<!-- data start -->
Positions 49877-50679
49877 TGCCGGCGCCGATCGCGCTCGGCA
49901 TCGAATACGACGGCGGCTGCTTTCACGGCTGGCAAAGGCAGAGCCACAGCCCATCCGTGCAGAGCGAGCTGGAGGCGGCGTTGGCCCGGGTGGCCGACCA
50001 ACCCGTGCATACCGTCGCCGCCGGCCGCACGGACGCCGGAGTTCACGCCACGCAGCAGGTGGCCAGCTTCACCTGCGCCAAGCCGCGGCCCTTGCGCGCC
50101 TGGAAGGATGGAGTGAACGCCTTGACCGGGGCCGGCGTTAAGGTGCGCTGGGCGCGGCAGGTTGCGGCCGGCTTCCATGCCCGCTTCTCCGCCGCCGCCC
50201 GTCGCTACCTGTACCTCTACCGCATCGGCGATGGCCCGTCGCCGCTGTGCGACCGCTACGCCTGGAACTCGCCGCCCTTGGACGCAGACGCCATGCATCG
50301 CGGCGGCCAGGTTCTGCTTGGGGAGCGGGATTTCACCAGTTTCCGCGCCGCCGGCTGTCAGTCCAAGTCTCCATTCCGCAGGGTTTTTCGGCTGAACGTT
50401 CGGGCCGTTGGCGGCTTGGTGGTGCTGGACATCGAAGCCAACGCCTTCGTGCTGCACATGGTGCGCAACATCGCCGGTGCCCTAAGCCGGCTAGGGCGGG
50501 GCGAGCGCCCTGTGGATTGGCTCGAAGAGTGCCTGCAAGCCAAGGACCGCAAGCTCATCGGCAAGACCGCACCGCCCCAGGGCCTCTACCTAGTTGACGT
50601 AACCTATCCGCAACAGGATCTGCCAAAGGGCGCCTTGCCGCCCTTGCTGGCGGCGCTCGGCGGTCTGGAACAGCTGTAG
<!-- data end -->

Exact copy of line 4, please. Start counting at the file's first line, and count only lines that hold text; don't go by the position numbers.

50001 ACCCGTGCATACCGTCGCCGCCGGCCGCACGGACGCCGGAGTTCACGCCACGCAGCAGGTGGCCAGCTTCACCTGCGCCAAGCCGCGGCCCTTGCGCGCC